Parkinson’s Through the Looking Glass: Q&A with Artist Richard Herdegen

Rainbow of LifeRichard Herdegen of Meridian, ID, sees his creativity as a window of opportunity for life with Parkinson’s disease. Recently, one of his glass mosaics entitled, “Rainbow of Life” (pictured at left) was selected to appear in PDF’s 2016 Creativity and Parkinson’s Calendar for the month of July.

The retired software engineer has been creating art for decades, using glass as his primary medium. But he says that after his Parkinson’s diagnosis in 2011 at the age of 66, the activity became more than just a way to relax and find solace, it also became a way to fight his disease.

Learn more about how creativity impacts his life with Parkinson’s.

Q. Were you always an artist? What led you to work with glass?

I was 21 when I first went to a hobby store and bought a couple of four-by-six-inch pieces of stained glass. I made a five-pointed star, which still hangs in my shop. Since then, I have continued working with glass because there are so many ways to use it and because of the brilliant colors created when light shines through. Besides making stained glass windows, I have worked with other mediums, including neon signs, photographic silk screening on glass, photographic sandblasting on glass and painting on glass to name a few. I have also beveled glass, fused glass and even made glass earrings.

Q. How did your Parkinson’s diagnosis impact your creativity (or vice versa)?

After I was diagnosed with Parkinson’s, the symptoms progressed to the point where I needed to take early retirement from my software engineering career at the age of 62.

Prior to that time, my tiny glass studio had always been a place to relax and be creative. But after my diagnosis, it also became a place to fight back against the disease.

Making glass mosaics requires planning, color selection and lots of hand-eye coordination, which can be challenging with Parkinson’s sometimes. I had read on PDF’s website that some people with PD report a relief of symptoms while doing an activity they enjoy, and thought, “Yes, that’s me!” While I am wrapped in my hobby, my symptoms are indeed improved. People often ask if Parkinson’s affects my abilities needed for my craft. The answer is yes, things are a little harder sometimes, but I am thankful I can still enjoy my hobby of 40 years! Creative thought helps preserve my brain just as jogging helps to preserve my movement. ‘Use it or lose it’ is the rule of the day.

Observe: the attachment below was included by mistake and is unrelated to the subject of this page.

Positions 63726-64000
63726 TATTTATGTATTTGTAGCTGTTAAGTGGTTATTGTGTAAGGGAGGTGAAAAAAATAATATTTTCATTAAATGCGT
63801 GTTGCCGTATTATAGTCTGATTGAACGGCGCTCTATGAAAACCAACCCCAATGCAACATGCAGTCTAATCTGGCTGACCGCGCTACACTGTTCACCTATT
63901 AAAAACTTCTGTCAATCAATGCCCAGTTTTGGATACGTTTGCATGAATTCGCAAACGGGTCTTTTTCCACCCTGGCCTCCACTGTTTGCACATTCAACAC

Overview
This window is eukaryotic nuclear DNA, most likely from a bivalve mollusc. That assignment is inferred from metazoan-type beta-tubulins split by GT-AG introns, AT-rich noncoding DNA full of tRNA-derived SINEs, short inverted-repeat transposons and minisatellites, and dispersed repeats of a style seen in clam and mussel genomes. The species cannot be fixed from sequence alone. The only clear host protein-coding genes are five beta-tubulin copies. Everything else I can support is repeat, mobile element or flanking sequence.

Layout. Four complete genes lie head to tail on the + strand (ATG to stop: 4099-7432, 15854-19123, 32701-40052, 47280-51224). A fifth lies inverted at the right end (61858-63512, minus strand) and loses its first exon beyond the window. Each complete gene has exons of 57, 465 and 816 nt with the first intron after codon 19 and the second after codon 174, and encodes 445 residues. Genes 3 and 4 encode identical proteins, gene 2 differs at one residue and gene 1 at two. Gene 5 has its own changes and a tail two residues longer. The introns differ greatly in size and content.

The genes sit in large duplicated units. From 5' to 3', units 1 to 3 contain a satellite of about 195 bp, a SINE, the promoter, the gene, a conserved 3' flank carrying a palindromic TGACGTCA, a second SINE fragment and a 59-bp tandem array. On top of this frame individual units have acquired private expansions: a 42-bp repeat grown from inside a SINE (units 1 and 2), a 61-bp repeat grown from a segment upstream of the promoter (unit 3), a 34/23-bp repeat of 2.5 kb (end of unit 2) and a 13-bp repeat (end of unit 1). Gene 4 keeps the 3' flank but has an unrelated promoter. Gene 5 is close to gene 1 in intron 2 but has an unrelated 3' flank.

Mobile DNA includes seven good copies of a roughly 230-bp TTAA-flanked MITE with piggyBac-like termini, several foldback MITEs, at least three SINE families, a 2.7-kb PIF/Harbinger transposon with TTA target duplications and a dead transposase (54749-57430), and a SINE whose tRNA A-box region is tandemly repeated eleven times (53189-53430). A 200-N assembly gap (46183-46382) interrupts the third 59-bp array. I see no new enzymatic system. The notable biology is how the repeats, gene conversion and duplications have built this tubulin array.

Q. What does it mean to see your artwork in the PDF Creativity and Parkinson’s Calendar?

I was very surprised and honored that one of my mosaics was selected to be in the calendar. I hope people will enjoy my mosaic, smile and say, “cool!” To me, the ultimate compliment would be to somehow inspire other people living with Parkinson’s through the mosaic. Before the PDF calendar, I had never before been in a position to have one of my pieces viewed by such a wide, national audience. It is exciting to think that somewhere, other people with Parkinson’s will understand the value of having a hobby and might decide to give stained glass a try.

Mr. Herdegen is a retired software engineer. He is one of nearly 400 other artists living with Parkinson’s who have shared their artwork and experiences with PDF’s Creativity and Parkinson’s Project. View more of Mr. Herdegen’s artwork by visiting PDF’s Creativity and Parkinson’s gallery here.

Do you also find creative activities beneficial to life with PD? Share your thoughts below.

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